Obesity rates in North America have risen significantly across recent years. In 2002, the Canadian Fitness and Lifestyle Research Institute (CFLRI) determined a 55% national obesity average for young adults aged 20 years and up. Canadian health professionals continually strive to battle this epidemic, in hopes of fostering a preventative approach to disease and obesity. This article will provide answers to some of the more common inquires posed by overweight individuals; how does exercise reduce body fat, and what form of training is best for me?
In order to successfully answer these questions, a brief explanation of the metabolic systems associated with exercise and physical activity is required. By understanding the methods in which the body harnesses energy, one is able to cater their workout in order to improve their performance, appearance, or both.
The ATP-PC (Adenosine Triphospate-Phosphocreatine) system is the initial method of energy production in the body. This system (like all systems to be mentioned) provides our muscles with ATP; a molecule needed in order to generate a skeletal muscle contraction. The ATP-PC system is typically associated with anaerobic exercises such as resistance training, sprinting, power lifting - actions which require a higher level of perceived effort, in a short period of time. This system is responsible for the ATP produced within the first 30 seconds of exercise. Individuals ingesting creatine supplements attempt to increase the recovery rate of this energy system.
The energy harnessed following the ATP-PC system stems from Glycolysis, or, the breakdown of sugar. When ingested, carbohydrates are broken down and transported to various locations in the body, including our muscles. As a result, muscle cells contain a finite concentration of stored glucose. The breakdown of glucose aids in muscle contraction by generating ATP. This catabolic process is said to occur in our skeletal muscle cells after the ATP-PC system has been exhausted. Anaerobic glycolysis is the dominate method of energy transfer between 30 and 90 seconds of an exercise bout. Activities requiring short bursts of high intensity effort would utilize both the ATP-PC, and anaerobic glycolysis methods of energy transfer.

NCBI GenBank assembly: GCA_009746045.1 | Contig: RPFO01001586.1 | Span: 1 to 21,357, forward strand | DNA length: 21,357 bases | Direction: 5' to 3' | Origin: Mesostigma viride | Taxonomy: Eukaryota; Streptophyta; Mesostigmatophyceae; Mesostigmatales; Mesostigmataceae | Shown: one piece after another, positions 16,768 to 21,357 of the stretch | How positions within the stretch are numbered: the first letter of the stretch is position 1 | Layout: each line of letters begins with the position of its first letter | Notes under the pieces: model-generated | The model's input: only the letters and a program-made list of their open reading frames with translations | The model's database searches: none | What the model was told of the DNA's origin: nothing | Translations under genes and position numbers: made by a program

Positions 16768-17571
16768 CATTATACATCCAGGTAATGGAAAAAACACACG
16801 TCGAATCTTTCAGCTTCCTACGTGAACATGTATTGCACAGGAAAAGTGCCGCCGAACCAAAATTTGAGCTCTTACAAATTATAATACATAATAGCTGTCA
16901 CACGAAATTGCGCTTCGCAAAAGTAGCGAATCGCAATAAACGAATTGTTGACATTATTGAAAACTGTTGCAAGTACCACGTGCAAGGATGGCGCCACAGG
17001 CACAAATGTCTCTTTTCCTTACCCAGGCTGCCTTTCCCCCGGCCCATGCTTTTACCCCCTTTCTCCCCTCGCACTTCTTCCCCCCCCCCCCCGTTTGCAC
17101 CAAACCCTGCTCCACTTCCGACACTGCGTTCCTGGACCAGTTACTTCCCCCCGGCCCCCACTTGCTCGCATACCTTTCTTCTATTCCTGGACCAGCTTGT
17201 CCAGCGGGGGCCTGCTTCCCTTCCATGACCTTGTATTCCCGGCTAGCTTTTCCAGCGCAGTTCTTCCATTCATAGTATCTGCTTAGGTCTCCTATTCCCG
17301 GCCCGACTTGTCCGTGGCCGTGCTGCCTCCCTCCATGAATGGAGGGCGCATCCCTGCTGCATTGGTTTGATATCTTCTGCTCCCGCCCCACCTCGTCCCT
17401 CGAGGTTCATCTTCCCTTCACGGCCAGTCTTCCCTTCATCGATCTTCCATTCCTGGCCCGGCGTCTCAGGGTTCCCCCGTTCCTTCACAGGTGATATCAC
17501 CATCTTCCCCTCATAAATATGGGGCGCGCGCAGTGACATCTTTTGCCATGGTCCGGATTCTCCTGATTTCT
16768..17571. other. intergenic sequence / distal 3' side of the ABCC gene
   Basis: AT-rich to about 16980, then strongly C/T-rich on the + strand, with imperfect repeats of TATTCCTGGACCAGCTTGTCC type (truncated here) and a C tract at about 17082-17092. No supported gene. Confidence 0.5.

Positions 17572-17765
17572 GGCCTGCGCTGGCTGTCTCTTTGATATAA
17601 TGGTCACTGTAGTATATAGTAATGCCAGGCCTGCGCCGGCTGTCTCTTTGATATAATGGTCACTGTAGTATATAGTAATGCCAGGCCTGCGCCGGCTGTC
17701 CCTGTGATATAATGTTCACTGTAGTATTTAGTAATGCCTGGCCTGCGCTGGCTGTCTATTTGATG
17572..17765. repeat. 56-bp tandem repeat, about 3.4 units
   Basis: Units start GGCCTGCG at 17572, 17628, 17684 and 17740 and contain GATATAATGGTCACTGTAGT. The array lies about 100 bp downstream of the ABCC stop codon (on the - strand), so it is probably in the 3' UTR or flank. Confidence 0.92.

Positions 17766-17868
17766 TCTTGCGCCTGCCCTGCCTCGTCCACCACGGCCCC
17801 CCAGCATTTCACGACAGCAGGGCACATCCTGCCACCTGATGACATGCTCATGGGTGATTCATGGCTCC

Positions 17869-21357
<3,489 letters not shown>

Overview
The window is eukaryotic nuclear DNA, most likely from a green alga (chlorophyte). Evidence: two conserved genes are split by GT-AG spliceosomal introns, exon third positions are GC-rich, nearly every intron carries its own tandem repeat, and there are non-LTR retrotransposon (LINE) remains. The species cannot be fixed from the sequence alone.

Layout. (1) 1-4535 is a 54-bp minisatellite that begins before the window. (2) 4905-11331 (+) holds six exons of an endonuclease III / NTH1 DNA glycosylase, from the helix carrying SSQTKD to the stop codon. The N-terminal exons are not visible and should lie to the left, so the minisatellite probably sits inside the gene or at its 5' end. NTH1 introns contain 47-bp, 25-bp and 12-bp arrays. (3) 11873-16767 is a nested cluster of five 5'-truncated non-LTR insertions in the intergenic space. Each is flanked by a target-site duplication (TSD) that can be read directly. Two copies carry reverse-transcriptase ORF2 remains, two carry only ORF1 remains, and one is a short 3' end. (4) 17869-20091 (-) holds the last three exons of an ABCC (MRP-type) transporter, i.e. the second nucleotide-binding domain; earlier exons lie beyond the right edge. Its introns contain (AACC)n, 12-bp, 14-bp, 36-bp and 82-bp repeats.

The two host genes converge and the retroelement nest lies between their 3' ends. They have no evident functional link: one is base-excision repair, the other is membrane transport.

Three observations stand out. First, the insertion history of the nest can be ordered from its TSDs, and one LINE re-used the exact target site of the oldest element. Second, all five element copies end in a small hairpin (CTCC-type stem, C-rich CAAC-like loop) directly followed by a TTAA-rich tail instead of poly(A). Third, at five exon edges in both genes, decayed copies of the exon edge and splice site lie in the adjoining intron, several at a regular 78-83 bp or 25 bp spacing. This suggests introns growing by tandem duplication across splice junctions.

This aerobic method of energy production makes use of oxygen, among other substrates, to form ATP. It yields the greatest amount of Adenosine Triphosphate with respect to the systems above, and is the method of energy transfer associated with lipid oxidation - fat loss. This system is the dominant form of energy production after 2 minutes of exercise, and remains so until cessation of physical activity. Oxidative phosphorylation occurs within our cells via an organelle known as the mitochondria. This system is associated with endurance type activities; marathons, biking, hiking, and so forth.
To summarize, there are three energy systems which predominate prior to performing a bout of physical activity. The energy system associated with lipid oxidation (fat burning) is oxidative phosphorylation. This process takes place in the mitochondria of our cells. It is the dominant form of energy production after approximately 2 minutes of exercise.
In order to maximize lipid oxidation, an individual should:
- Perform low-moderate* intensity exercises for a minimum of 20 minutes a session
- Resistance train most, if not all areas of the body
- Ingest the greatest proportion of your allotted carbohydrate intake for the day, prior to performing an exercise routine
*I will address the notions behind the intensity of the routine in the explanatory paragraph below